Wally led them to the too-pale corpse of Zachariah Nettle laying on a slab of cold metal. His big toe had a small yellow tag looped around it, and a folded surgical towel covered him sensibly. The cavities left in his face where his eyes had been removed looked more garish now than they had a few days ago. They were deep, sunken pits that added purple to the mottled red and yellow of his visage. The chemical burns on the skin around the eye sockets were turning a sickly brown color in some places.

“Always a shame to lose a professional peer,” Wally sighed. “Not a pathologist, mind you, but trained in medicine all the same.” He turned to the other two with an upturned mouth. “We medics patch you up and get you on your way with hardly any thanks in return.”

Brennan raised an eyebrow. “What’chu talkin’ ‘bout, Wallace?”

Bishop snorted, then turned it into a cough.

“You work with dead people,” Brennan continued. “And Nettle filled prescription bottles.”

“At least you got my name right,” Wally grumbled before regaining his composure. “Medicine is indistinguishable from poison when administered improperly. Do you know how many bodies I have coming through here because they OD’d on what should have been life-preserving medicine? Take our victim, for instance. What would you say is the active ingredient in patches?”

The two detectives shared a glance.

“It’s a name too long for you to understand even if I told you,” Wally continued. “But the common name is Chamalla.”

“I thought there wasn’t enough viable tissue left to sample,” Brennan said skeptically.

“I’m better than most,” Wally said with a smirk. “It’s corrosive, right? Bleeds right through the epidermis. There was too little surface tissue, sure, but there was more than enough to sample
the skin.”

Brennan grunted. “Clever. So what is Chamalla?”

“Once upon a time, it was thought to be an alternative cure for cancer. They did a whole miniseries about it, but it was eventually debunked. Instead of tossing the project, other applications were looked into. It showed promise in treating patients with Alzheimer’s. You know how memory works as you get older?”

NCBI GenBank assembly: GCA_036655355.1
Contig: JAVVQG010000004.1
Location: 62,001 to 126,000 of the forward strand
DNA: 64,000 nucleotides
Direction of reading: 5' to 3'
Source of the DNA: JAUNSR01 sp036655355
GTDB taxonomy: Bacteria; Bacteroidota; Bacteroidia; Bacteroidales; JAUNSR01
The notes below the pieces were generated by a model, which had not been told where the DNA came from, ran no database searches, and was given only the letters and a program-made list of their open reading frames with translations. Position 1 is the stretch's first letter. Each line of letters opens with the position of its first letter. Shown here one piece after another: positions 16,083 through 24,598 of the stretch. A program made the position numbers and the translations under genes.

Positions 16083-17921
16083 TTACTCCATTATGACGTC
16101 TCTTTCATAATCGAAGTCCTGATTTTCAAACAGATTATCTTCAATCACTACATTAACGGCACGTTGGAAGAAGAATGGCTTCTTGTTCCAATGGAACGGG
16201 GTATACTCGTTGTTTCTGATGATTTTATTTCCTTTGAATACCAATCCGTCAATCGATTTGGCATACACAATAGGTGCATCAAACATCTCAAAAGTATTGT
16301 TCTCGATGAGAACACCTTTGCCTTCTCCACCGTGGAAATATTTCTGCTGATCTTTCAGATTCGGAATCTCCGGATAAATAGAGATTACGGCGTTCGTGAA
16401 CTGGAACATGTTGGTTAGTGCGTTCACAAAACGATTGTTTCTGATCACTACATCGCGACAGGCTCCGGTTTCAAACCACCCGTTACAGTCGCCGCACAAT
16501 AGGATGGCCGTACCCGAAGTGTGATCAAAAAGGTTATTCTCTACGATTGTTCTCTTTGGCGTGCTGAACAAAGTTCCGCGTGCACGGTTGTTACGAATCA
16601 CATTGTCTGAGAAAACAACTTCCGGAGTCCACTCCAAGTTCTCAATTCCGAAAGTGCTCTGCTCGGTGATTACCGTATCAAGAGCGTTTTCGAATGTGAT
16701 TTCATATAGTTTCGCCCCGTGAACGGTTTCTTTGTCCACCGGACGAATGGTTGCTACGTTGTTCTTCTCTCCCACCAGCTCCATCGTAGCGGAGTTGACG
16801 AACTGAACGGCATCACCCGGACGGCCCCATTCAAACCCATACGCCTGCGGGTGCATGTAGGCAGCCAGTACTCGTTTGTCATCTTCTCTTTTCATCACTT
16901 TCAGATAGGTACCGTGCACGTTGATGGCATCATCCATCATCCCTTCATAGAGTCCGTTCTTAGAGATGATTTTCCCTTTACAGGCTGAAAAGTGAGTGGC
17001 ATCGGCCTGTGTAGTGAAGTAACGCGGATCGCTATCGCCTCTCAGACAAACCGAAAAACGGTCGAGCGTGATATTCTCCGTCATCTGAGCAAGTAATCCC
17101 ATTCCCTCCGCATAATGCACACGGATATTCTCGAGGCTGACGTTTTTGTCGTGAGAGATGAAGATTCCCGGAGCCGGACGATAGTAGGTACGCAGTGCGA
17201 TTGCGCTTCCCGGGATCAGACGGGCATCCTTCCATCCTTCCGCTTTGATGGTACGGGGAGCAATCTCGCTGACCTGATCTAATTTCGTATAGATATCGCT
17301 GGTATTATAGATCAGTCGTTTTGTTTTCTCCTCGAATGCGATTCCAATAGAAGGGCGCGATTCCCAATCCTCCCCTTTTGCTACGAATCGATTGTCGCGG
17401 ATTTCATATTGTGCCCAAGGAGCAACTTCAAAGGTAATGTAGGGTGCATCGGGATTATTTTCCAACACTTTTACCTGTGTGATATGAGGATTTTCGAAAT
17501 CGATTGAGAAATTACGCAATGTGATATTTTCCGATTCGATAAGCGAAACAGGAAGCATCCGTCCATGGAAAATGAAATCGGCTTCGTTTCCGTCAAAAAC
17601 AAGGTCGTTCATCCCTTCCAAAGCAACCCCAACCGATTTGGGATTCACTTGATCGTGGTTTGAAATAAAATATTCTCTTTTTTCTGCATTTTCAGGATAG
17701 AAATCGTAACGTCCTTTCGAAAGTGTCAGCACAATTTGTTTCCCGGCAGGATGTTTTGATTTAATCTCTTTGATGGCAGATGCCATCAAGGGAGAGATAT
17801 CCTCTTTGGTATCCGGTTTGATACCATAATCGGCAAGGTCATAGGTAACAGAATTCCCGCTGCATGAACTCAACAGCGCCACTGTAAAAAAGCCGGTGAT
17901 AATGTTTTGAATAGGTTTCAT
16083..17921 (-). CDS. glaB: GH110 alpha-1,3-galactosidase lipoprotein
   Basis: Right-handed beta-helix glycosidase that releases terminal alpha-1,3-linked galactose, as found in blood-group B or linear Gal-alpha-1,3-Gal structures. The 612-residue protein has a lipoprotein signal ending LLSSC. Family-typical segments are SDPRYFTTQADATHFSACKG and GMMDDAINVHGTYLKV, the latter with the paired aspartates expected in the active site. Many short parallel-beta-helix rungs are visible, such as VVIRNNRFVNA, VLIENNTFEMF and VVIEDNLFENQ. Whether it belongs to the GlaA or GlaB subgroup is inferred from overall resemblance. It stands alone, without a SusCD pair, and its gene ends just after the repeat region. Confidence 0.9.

They really didn’t, but neither detective interrupted the pathologist.

“New memories accumulate over time and older, less important memories are stored away. Not gone, not like we used to think, but put away somewhere. Just like how you put Christmas ornaments in the basement when you aren’t using them,” he clarified, his eyes hopeful.

Bishop nodded politely, while Brennan stood stone-faced. He didn’t know anybody in the city who had a basement.

“Right. Well just like that, you still
all your memories, they’re just put away somewhere that you don’t think about, or else it’s just difficult to reach. They say that every person you see in your dreams is someone you’ve actually seen in real life, but I think that’s bogus. Since you don’t remember every single thing you’ve done in your life, your brain creates filler material for the parts you no longer remember. Over time, this filler material accumulates and can take on a life of its own, and so we get elderly patients who remember an entire life that never happened.”

“Kind of running away from us here, Wally,” Brennan warned. “Is there a shorter explanation?”

Wally looked at Brennan and Bishop alternately with the strangest expression on his face. Disappointment, perhaps, that they weren’t as engrossed in all the details as he was.